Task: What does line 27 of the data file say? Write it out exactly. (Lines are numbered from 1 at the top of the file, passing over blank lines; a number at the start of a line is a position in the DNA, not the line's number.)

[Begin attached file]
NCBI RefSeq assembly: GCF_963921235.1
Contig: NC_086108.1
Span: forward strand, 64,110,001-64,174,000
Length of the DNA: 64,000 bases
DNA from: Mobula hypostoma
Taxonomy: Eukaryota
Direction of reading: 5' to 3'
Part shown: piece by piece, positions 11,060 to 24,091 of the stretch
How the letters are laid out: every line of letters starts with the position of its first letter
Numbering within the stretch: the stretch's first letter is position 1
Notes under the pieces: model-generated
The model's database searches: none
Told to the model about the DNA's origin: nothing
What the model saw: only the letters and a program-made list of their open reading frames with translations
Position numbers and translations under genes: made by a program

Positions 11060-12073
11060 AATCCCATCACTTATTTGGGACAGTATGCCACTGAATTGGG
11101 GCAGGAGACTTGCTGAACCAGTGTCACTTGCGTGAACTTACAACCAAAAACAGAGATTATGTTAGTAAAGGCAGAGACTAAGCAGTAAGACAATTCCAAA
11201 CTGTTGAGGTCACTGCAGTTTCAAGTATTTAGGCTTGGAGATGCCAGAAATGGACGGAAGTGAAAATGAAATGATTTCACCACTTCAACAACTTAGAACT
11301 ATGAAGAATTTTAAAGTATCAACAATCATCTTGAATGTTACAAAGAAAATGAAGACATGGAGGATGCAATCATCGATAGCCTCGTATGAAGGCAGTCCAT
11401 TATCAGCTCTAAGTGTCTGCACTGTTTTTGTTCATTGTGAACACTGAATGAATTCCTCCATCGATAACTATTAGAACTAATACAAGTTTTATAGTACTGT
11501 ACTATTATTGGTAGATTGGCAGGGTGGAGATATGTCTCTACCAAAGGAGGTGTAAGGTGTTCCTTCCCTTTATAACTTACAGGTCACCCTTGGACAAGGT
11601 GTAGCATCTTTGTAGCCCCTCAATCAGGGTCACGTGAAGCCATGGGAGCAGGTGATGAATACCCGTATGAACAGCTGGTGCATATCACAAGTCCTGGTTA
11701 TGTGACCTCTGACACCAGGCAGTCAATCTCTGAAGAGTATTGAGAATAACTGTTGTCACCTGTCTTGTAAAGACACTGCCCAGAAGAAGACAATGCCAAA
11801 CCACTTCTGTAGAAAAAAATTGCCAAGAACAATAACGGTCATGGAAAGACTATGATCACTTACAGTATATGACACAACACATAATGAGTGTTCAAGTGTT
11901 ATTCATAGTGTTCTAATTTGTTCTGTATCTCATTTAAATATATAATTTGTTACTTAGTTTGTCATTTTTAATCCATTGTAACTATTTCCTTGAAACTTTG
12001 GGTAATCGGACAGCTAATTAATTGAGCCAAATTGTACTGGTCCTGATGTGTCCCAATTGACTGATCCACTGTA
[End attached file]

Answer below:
12001 GGTAATCGGACAGCTAATTAATTGAGCCAAATTGTACTGGTCCTGATGTGTCCCAATTGACTGATCCACTGTA